Diagnosing And Treating A Pigmented Lesion On The Hallux
- Volume 26 - Issue 8 - August 2013
- 5059 reads
- 0 comments
However, in general, melanomas found in the foot have a worse prognosis than melanomas in the rest of the body simply because they can advance undetected for a longer period of time. Therefore, I caution against generalizability of those randomized clinical trials to the foot melanoma.
A biopsy is recommended when one is suspicious of melanoma. When lesions are small, an excisional biopsy with 1 mm of normal appearing border is recommended. When the lesion is large, a punch biopsy is recommended. The purpose of biopsy is not only to rule out malignancy but also to predict prognosis if the lesion is malignant. It is known that thickness of melanoma is highly correlated with the prognosis. Therefore, a full-thickness sample is necessary for the excisional or incisional biopsy to provide the depth of the lesion. A shave biopsy is usually not recommended.
For more definitive treatment and excision of the lesion after an incisional biopsy if the lesion is malignant, one should excise the lesion with the recommended border size. The size of the border is dependent on the depth of the melanoma measured in the initial biopsy. If the thickness of the melanoma is less than 2 mm, excision of at least 1 cm of normal appearing border is recommended. If the lesion is more than 2 mm deep, a border of more than 2 cm is needed. In the foot and ankle, this often means some degree of amputation.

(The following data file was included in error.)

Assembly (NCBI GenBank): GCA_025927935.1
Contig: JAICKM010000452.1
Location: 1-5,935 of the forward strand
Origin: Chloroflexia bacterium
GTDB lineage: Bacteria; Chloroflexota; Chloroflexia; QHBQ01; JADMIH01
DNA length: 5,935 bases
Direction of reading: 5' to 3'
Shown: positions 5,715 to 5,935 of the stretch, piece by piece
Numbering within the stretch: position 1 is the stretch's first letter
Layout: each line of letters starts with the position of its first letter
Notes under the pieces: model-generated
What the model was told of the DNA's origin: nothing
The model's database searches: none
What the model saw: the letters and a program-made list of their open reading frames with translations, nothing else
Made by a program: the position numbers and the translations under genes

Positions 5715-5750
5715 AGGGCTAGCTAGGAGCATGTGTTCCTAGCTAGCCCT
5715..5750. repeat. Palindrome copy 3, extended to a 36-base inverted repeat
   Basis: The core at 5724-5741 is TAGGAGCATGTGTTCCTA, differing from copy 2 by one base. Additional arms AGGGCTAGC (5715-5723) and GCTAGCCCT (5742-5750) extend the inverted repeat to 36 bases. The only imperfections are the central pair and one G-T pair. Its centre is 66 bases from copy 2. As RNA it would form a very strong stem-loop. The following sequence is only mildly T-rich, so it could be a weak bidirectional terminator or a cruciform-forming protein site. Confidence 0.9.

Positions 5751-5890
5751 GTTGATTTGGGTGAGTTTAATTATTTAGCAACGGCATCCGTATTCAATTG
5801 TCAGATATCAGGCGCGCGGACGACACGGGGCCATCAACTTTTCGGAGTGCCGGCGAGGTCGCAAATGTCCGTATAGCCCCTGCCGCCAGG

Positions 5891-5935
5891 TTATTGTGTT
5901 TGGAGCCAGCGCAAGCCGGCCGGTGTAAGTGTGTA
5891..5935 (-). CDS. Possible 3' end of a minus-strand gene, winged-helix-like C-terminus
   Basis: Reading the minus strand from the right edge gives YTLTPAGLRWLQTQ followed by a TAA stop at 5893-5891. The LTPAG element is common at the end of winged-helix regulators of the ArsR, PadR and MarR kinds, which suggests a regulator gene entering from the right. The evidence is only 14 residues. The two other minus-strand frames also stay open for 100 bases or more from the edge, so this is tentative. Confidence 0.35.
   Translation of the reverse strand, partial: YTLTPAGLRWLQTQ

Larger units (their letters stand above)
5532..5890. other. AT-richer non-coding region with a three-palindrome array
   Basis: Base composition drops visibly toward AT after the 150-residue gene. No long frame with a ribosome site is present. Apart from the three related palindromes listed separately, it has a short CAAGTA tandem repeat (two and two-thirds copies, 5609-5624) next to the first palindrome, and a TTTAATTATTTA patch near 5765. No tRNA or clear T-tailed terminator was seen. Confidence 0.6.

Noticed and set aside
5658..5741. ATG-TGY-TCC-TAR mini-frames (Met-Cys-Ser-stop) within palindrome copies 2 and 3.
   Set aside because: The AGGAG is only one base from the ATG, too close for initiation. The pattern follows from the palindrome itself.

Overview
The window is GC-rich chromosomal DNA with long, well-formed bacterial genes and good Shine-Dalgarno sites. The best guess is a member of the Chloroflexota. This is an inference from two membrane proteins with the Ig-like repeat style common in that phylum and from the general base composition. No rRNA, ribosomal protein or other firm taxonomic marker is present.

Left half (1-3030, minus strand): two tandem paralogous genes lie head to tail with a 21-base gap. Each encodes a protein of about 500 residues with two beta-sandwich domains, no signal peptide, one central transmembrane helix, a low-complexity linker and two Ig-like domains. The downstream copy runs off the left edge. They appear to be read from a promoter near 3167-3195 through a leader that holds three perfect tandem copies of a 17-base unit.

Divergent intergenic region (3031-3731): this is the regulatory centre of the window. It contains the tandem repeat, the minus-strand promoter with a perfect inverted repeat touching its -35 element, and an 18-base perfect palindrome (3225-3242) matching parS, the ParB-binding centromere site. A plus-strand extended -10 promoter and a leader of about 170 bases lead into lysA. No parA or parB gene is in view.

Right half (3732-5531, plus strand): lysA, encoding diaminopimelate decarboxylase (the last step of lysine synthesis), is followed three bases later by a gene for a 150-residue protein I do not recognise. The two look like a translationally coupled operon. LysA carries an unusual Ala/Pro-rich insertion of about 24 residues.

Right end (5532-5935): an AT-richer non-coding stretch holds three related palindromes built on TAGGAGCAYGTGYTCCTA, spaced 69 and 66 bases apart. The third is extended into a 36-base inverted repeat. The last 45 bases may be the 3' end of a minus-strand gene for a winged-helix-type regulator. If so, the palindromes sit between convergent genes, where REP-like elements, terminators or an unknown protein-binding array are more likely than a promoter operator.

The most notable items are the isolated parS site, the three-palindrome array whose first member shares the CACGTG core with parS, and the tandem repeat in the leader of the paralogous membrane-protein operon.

Identifying depth and excising a lesion according to the guideline is important. However, clinicians should not overlook consulting an appropriate specialist, especially on high melanoma grade cases. Oncologists will normally follow the patient with a PET scan and/or sentinel biopsy depending on the melanoma grade.
Dr. Shibuya is an Associate Professor of Surgery at the Texas A&M Health Science Center College of Medicine. He is the Acting Chief of the Section of Podiatry with the Central Texas VA Health Care System. He is on the staff with the Scott and White Health Care System. Dr. Shibuya is a Fellow of the American College of Foot and Ankle Surgeons.